Format of Original
Agricultural Communicators in Education
Journal of Applied Communications
This study follows Chipotle’s innovative strategy of using branded entertainment and satire to enhance its brand image and positive consumer perceptions, while negatively portraying an entire industry. The study explores audience reactions to Chipotle’s satirical Farmed and Dangerous program, part of the company’s broader “Food with Integrity” campaign. Increasing agricultural literacy and understanding among the general public is a priority (Doerfert, 2011). Yet marketing communication campaigns—and responses or reactions to those campaigns—that simplify issues into distinct “sides,” or focus on attacks, prevent deep discussion of the complexity of our food system and efforts to collaborate on solutions. Research presented uses a case study, supported by focus group methodology and in-depth survey responses of YouTube commenters, to examine consumer and stakeholder reactions to Chipotle’s content. Findings reveal sharply divided reactions and significant anger and frustration within the agricultural community toward Chipotle for its satirical portrayal of the food production industry. Findings also reveal generally positive attitudes toward Chipotle from those without agricultural experience, and clear perceptions of “sides” in the food debate. Discussion of Chipotle’s marketing strategy explores whether the negative sentiment the company has generated among agricultural stakeholders through efforts like its Farmed and Dangerous webisode series is worth it for the brand, considering the broader positive image the company has gained among much of the general public, as well as related implications for the company linked to more recent struggles with food safety issues and attacks from political groups.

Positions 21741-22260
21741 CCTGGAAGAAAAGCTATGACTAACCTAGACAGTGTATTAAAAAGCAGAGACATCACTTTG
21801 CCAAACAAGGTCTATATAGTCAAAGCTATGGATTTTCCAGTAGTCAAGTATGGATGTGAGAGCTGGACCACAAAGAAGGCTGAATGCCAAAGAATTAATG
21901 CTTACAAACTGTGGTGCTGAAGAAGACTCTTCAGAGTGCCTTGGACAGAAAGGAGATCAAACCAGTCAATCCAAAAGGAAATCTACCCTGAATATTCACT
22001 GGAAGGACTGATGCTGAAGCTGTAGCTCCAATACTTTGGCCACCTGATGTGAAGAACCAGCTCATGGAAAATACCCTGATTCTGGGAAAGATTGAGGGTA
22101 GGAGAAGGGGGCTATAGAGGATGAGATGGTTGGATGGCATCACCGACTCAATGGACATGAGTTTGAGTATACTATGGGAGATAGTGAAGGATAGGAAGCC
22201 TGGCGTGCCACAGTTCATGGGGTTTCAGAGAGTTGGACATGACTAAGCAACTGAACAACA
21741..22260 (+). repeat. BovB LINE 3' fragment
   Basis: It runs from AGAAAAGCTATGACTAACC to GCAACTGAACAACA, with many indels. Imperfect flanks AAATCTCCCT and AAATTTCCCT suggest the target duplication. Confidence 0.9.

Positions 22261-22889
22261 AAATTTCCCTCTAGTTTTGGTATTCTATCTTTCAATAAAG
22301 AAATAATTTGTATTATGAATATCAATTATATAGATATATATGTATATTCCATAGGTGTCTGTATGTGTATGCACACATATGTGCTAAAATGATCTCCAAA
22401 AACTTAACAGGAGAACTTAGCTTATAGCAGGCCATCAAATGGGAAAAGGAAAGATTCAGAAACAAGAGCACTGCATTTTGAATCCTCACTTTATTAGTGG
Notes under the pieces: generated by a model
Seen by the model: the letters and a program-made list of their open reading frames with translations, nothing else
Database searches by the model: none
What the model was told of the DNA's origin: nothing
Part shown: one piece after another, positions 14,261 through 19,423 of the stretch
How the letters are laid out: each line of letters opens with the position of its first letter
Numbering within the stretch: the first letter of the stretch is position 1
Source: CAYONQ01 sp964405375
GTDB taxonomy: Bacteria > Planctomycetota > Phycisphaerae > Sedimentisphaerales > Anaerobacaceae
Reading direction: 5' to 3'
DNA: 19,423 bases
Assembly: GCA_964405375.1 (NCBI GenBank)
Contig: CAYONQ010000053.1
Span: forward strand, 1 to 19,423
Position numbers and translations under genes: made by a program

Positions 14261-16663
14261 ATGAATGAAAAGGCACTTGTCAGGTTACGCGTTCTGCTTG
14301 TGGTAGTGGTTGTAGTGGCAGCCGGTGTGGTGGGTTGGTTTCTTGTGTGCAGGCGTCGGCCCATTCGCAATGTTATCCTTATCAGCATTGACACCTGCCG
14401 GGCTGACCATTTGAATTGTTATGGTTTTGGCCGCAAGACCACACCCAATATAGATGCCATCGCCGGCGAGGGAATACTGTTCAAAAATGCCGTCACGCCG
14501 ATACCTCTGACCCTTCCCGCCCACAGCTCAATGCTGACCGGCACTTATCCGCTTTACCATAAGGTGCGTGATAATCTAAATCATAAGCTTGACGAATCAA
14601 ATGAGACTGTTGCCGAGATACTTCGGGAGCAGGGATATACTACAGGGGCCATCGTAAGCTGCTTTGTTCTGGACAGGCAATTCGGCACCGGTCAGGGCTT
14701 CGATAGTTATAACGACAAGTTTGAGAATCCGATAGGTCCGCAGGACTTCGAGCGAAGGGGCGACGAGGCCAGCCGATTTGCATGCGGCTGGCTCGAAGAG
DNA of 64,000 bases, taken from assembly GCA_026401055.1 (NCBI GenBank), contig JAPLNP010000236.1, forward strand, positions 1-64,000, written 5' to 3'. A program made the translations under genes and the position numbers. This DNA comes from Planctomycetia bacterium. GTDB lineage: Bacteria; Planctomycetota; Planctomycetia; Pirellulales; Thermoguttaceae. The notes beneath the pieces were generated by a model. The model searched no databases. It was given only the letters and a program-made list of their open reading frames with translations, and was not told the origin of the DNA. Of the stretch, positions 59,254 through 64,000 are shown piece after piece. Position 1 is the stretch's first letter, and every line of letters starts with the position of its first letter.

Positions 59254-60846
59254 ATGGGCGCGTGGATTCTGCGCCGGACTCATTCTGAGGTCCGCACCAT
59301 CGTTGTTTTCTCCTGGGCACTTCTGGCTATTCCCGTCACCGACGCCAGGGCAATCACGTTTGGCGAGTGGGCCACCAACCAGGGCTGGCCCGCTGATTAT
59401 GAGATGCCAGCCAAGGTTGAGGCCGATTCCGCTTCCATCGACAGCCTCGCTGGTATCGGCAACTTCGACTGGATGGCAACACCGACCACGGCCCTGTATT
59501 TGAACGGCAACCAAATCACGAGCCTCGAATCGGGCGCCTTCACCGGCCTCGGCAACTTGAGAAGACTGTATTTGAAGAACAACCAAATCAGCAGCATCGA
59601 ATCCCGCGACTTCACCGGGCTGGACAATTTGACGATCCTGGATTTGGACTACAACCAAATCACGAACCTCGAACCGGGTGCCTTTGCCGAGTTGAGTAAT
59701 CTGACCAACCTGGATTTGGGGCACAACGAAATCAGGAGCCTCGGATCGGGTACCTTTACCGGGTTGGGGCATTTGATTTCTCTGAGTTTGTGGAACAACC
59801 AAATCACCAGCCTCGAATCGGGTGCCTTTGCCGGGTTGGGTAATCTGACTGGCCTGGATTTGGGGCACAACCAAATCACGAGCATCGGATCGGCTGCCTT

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Gilkerson, Nathan; Swenson, Rebecca; and Anderson, Betsy, "Farmed and Dangerous? A Case Study of Chipotle’s Branded Entertainment Series and Polarized Reactions to its Satirical Depiction of Farming and Agribusiness" (2016). College of Communication Faculty Research and Publications. 435.